The Mediational Role of Adolescents' Friends in Relations Between Activity Breadth and Adjustment

Sandra D. Simpkins, Jacquelynne S. Eccles, Jennifer N. Becnel

Research output: Contribution to journalArticle

43 Scopus citations


This investigation addresses the mediational role of friends' characteristics between adolescents' activity breadth (i.e., variety in activity participation) and their later adjustment. Data were drawn from 2 longitudinal studies: the Childhood and Beyond (CAB; N = 925) study and the Maryland Adolescent Development in Context Study (MADICS; N = 1,338). Adolescents at Time 2 in each study (8th, 9th, and 11th graders in CAB and 8th graders in MADICS) reported on the breadth of their participation across 5 activity settings: sports, religious, volunteering, community, and school. Friends' characteristics and adolescent adjustment were reported by adolescents at Times 1 and 3. Friends' positive characteristics significantly mediated relations between activity breadth and adolescent depressive affect, self-worth, alcohol use, and problem behavior in both studies. Friends' negative characteristics significantly mediated these relations in CAB, but not in MADICS.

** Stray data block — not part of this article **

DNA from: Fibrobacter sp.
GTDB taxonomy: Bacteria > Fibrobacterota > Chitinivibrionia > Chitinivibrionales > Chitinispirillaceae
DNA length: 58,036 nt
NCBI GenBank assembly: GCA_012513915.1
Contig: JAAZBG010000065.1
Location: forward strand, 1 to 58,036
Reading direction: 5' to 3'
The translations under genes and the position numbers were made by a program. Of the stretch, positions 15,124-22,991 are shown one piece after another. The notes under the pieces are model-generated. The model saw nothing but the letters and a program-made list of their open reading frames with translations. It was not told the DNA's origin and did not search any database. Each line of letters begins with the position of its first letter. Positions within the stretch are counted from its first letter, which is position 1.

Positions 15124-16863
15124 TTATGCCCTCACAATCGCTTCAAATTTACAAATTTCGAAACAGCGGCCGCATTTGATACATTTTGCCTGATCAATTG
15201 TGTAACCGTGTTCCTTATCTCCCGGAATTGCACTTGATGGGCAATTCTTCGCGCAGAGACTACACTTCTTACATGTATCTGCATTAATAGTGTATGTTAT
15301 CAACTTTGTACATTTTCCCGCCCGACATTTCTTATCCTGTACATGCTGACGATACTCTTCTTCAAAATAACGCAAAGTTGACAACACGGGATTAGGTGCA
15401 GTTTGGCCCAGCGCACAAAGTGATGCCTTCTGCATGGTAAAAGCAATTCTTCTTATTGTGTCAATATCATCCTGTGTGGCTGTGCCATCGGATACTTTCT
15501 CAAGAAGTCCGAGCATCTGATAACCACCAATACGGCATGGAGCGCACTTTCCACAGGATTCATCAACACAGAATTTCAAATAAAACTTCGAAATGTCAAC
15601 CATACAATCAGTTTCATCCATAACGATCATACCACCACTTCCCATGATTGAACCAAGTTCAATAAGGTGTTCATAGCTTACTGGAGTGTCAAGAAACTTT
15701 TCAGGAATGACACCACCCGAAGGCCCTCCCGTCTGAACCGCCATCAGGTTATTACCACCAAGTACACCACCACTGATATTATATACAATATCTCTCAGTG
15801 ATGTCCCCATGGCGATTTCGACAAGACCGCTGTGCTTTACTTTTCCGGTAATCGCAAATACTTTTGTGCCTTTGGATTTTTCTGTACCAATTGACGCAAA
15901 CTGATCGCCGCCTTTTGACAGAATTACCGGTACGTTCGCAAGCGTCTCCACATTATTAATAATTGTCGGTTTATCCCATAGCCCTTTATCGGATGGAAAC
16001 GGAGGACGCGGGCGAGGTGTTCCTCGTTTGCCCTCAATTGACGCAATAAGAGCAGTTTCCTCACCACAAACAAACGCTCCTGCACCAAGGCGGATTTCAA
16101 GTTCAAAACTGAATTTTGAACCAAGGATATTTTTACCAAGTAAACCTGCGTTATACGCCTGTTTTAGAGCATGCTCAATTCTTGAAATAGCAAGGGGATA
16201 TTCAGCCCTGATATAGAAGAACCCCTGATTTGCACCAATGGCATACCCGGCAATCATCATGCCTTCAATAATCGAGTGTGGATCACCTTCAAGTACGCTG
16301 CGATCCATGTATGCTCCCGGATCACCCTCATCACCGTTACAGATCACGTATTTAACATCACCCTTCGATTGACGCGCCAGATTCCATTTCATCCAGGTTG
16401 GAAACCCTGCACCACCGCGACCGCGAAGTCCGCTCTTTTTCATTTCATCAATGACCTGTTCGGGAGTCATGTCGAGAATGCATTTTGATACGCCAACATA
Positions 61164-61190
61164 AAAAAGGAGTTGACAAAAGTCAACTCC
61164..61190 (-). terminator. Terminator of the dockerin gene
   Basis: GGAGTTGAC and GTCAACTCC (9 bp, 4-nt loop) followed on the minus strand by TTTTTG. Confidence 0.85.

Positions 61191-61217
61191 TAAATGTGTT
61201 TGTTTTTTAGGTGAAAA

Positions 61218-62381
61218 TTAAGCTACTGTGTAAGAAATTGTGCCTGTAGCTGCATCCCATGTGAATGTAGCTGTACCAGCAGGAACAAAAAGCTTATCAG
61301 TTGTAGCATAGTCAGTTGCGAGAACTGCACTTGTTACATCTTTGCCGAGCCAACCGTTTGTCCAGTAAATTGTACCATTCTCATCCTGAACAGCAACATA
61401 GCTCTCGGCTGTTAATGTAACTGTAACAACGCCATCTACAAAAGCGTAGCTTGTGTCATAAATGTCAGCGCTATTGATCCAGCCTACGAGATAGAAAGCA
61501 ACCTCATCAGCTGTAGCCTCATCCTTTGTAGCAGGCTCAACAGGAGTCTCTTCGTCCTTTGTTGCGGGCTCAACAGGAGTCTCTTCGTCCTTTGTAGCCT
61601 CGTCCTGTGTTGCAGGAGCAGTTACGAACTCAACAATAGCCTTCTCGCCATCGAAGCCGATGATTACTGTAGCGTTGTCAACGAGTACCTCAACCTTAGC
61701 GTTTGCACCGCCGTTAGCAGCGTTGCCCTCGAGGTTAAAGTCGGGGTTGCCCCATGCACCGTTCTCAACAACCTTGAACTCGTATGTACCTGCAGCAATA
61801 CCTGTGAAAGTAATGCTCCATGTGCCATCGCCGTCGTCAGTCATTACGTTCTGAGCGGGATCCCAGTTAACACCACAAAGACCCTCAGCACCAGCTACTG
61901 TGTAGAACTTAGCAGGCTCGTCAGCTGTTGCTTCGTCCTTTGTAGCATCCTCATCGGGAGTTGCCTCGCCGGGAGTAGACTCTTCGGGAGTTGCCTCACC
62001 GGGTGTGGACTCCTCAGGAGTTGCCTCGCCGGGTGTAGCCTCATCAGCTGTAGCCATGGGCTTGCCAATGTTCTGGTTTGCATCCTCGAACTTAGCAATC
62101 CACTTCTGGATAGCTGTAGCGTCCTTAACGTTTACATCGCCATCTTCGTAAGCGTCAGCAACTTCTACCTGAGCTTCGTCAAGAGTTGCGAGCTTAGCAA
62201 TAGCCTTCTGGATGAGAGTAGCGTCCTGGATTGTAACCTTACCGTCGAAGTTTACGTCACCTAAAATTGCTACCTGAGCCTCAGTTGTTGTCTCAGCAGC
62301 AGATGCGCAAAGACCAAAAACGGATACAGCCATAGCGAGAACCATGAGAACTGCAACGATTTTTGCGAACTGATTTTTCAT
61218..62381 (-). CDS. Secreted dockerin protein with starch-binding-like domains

Original languageEnglish (US)
Pages (from-to)1081-1094
Number of pages14
JournalDevelopmental psychology
Issue number4
StatePublished - Jul 2008


  • adjustment
  • adolescence
  • friendships
  • out-of-school activities

ASJC Scopus subject areas

  • Demography
  • Developmental and Educational Psychology
  • Life-span and Life-course Studies

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